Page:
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While you quote the example of Germany and Italy, you do not seem to reference what is probably the most mature "deregulated" market in electricity and gas - namely the UK. I put that in quotes as there is a strong independent regualtor in OfGEM.

If I am not mistaken, France has one of the highest proportion of generation of electricty from nuclear in the world and the enthusiasm of both the Corps de Mines and various Presidents for "grands projects" has more to do with that than any environmental, technical or commercial concerns. How, for example, are the costs of decommissioning closed stations taken into account, bearing in mind that it will need a permanant fund to ensure the safe storage of many components so far into the future that it should be considered indefinite?

While there will certainly be a place for fission reactors in the interim, the future will be in fusion reactors and there the development is indeed national and international in nature. But while these will indeed almost certainly be first built by governments or extremely large companies, there are other aspects to the UK model of privatisation that are equally as valid in conservation.

As a short description I should perhaps explain that the various regional power supply companies already purchased their electricity from national supplers. On privatisation, these were sold off in two groups for England and Wales. The first were grouped around the nuclear plants, with the government retaining a "golden share" to ensure safety. The others were sold as a separate block. Aligned to that the national grid and the regional companies were also sold off (some to be brought by EDF at a time when they were protected from reverse purchase!). These maintain local distribution networks and can retail BUT there is complete freedom for any company to retail to consumers using their wires for a fee. Thus London Electricity (AKA EDF) maintain the wiring to my apartment and read the meter. They charge a fee to either their retail arm or any other company. Those companies purchase their wholesale electricity on the open market from wholesale suppliers. These can either be the nuclear or conventional generators. New companies  have set up to either run the existing power stations or build new ones, often based on gas but also wind, asssisted by a  tax break.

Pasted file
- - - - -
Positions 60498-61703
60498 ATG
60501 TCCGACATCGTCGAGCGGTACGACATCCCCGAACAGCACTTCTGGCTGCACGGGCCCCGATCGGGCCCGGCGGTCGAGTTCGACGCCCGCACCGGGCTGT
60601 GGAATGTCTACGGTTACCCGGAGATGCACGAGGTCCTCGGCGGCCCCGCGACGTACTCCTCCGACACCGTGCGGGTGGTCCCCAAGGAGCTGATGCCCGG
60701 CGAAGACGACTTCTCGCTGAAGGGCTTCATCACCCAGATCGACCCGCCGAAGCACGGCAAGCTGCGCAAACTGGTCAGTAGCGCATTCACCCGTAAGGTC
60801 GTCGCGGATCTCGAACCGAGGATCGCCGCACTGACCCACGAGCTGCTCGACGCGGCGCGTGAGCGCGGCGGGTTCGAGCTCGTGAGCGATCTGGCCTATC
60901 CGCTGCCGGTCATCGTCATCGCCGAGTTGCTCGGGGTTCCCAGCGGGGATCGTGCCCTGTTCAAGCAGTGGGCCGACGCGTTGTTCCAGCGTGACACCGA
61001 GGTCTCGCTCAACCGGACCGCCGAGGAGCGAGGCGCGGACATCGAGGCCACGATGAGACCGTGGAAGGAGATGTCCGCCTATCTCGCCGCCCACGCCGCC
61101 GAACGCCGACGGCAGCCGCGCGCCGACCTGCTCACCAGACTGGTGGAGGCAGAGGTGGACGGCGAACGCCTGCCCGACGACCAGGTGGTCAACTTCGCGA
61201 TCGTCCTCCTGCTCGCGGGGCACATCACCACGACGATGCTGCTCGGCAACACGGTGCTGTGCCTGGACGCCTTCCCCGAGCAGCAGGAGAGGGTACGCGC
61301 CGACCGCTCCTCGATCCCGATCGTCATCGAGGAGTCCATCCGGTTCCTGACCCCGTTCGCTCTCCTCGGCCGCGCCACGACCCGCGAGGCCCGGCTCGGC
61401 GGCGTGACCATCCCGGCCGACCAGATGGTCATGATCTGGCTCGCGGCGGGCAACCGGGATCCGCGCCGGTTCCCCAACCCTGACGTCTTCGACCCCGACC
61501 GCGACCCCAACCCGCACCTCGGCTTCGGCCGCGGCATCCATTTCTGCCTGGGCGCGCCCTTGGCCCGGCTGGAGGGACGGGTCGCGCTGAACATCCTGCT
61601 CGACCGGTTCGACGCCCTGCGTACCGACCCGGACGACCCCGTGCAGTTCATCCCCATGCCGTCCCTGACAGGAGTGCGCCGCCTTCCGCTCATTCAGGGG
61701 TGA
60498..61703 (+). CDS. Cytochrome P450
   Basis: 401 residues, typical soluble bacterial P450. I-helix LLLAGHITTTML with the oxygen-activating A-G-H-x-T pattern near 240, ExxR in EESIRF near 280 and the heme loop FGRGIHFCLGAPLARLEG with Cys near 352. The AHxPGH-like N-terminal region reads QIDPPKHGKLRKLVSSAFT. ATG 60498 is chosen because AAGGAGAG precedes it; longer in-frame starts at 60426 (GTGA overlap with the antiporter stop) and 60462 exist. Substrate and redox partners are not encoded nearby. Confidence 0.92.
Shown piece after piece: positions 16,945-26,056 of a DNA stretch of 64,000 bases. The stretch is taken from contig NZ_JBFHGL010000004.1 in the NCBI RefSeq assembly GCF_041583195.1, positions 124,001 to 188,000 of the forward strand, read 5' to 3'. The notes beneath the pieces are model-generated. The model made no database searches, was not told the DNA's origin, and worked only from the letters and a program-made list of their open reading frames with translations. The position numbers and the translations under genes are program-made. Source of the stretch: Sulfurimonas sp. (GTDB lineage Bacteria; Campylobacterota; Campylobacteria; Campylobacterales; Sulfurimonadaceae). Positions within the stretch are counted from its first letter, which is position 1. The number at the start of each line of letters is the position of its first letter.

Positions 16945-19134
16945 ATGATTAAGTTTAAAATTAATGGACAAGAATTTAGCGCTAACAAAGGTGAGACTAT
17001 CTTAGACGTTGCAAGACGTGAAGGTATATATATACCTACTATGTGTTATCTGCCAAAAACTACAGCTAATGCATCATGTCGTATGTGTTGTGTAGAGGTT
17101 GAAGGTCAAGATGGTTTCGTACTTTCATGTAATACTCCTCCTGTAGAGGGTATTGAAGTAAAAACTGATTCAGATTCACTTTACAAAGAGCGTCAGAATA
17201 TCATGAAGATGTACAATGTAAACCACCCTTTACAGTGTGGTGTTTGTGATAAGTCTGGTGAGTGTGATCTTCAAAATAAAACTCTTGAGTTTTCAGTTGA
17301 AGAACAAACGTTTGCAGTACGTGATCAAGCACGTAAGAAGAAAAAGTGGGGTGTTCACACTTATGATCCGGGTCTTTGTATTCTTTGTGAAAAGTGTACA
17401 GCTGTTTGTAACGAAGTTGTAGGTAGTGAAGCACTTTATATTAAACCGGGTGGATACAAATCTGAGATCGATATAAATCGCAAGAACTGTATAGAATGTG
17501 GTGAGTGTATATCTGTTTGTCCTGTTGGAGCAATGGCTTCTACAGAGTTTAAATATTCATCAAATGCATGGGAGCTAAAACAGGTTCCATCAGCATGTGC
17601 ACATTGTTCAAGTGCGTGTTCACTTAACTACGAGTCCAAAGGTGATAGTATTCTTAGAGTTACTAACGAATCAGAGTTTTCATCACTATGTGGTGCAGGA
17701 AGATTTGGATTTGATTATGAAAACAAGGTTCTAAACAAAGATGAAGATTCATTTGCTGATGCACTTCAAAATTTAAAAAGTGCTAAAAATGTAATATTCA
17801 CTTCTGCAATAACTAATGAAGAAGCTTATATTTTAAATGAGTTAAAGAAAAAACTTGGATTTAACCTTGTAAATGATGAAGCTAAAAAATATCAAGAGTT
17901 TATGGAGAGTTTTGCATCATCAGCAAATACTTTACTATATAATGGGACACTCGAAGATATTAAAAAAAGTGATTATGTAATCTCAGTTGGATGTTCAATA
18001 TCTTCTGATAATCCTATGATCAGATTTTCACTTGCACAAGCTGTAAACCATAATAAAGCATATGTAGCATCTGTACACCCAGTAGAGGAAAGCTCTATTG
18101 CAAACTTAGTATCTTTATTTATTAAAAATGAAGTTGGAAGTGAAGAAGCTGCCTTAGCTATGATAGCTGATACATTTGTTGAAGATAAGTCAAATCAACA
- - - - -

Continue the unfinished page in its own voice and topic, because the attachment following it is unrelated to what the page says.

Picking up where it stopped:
Gas retailing has been similarly opened up. There are a huge number of different options for purchasing gas and electricity available to the UK consumer and that has brought down the home cost of power. As far as I can see, few other countries have taken this route. What it does mean is that the traditional "Electricity" companies now retail gas as well (and vice versa). This gives the consumer choice in that, for example, rather than chosing the cheapest, you can opt for a supplier who only purchases from wholesalers using renewables.  My retailer (Scottish Power) does such a tariff but also has an "Airmiles" option for collecting travel vouchers and a minimum cost option.

The rules also allow for any individual to sell privately produced electrity back to grid for them to wholesale. This means a lot of renewables become economic. Old water mills are having their equipment renovated so that they generate electricity. Any excess over the owner's use is sold back. Similarly new gas fired boilers for ordinary houses can be used to generate electricity from the waste heat and that used in home or sold back once the individual home's needs are met. This system has obvious advantages for photo-voltaic setups. With it, the house owner would need to rely on banks of batteries to store power during the day when they are away at work and little power is used in the home. Instead, they sell it during the day and buy in the night.

These are not so much a function of the way in which the largest wholesale power supplies are generated but the way in which small generators are allowed access to a competitive retail system.      

by Londonbear on Thu Sep 15th, 2005 at 01:35:56 PM EST

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